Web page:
The Open Services Gateway Initiative (OSGi) defines an architecture for developing and deploying modular applications and
offers the following advantages:
You can install, uninstall, start, and stop different modules of your application dynamically without restarting the container.
Your application can have more than one version of a particular module running at the same time.
OSGi provides very good infrastructure for developing service-oriented applications, as well as embedded, mobile, and rich
The basic idea is that once you add an OSGi Service Platform to a networked device (embedded as well as servers), you should
be able to manage the lifecycle of software components in that device from anywhere in the network.
In 2003, the Eclipse development team began looking for ways to make Eclipse a more dynamic rich client platform and increase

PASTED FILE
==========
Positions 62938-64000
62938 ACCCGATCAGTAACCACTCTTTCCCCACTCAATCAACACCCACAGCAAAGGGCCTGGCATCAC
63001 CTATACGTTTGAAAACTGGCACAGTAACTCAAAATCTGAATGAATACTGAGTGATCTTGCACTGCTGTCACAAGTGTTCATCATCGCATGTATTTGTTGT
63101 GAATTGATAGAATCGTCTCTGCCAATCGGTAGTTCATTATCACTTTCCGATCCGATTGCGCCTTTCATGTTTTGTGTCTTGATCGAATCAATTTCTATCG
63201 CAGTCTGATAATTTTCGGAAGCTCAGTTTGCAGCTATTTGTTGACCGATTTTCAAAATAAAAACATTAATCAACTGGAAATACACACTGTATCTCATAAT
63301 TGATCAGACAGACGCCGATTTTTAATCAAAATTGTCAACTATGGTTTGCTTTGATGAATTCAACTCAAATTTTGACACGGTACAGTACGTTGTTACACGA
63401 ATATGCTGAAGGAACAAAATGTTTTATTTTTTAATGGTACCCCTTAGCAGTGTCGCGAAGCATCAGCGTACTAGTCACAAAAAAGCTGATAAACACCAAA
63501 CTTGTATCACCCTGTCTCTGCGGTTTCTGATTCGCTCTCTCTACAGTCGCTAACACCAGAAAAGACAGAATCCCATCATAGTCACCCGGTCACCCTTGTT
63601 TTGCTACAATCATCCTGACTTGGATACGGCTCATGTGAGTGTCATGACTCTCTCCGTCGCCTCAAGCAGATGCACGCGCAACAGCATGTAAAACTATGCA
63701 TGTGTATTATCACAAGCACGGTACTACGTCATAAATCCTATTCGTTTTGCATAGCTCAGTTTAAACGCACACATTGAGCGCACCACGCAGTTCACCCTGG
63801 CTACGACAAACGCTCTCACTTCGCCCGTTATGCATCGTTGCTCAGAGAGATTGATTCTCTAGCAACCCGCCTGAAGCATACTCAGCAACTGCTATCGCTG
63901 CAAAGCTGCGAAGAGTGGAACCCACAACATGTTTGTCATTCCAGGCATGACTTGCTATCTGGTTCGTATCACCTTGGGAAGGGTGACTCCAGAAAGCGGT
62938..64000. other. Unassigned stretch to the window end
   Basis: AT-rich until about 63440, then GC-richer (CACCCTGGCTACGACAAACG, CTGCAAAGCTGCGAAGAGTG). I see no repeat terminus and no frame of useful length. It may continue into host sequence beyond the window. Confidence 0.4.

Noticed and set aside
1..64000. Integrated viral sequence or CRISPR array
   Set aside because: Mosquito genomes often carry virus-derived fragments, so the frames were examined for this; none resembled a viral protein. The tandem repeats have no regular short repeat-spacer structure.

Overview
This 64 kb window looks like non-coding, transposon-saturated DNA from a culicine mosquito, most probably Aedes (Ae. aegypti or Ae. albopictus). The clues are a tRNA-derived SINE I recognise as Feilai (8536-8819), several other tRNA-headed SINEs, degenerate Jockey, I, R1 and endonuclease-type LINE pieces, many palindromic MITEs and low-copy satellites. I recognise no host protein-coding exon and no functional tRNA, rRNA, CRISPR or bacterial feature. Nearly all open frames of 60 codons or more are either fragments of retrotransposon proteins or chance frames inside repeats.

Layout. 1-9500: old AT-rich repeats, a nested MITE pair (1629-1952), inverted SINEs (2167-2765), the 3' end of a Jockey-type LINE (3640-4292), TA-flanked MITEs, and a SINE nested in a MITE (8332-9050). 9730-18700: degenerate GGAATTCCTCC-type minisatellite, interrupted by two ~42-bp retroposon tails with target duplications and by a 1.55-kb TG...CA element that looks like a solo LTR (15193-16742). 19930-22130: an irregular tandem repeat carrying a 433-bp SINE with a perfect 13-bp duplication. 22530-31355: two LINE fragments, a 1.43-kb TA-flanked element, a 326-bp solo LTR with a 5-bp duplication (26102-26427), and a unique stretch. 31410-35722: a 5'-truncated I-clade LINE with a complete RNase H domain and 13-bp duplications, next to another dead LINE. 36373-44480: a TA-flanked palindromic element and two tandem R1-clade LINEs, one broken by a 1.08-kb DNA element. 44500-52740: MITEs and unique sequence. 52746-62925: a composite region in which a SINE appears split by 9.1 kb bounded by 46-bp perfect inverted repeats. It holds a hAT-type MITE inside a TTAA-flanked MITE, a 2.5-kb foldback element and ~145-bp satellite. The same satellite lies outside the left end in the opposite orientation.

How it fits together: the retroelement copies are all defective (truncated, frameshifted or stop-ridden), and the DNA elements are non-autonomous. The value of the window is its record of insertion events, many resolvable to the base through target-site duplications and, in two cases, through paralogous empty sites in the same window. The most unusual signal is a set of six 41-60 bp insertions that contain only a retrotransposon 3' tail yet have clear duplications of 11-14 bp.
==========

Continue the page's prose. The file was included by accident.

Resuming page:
the toolset’s modularity. Eventually, the team settled on using the OSGi framework as a runtime component model. Eclipse 3.0,
released in June of 2004, was the first version of Eclipse based on OSGi.
The OSGi Service
Platform offers a dynamic application execution environment in which
modules (bundles) can be installed, updated, or removed on the fly. It
also has excellent support for modularity and versioning.
Spring Dynamic Modules makes it easy to write Spring applications
that can be deployed in an OSGi execution environment, and that can take
advantage of the services offered by the OSGi framework.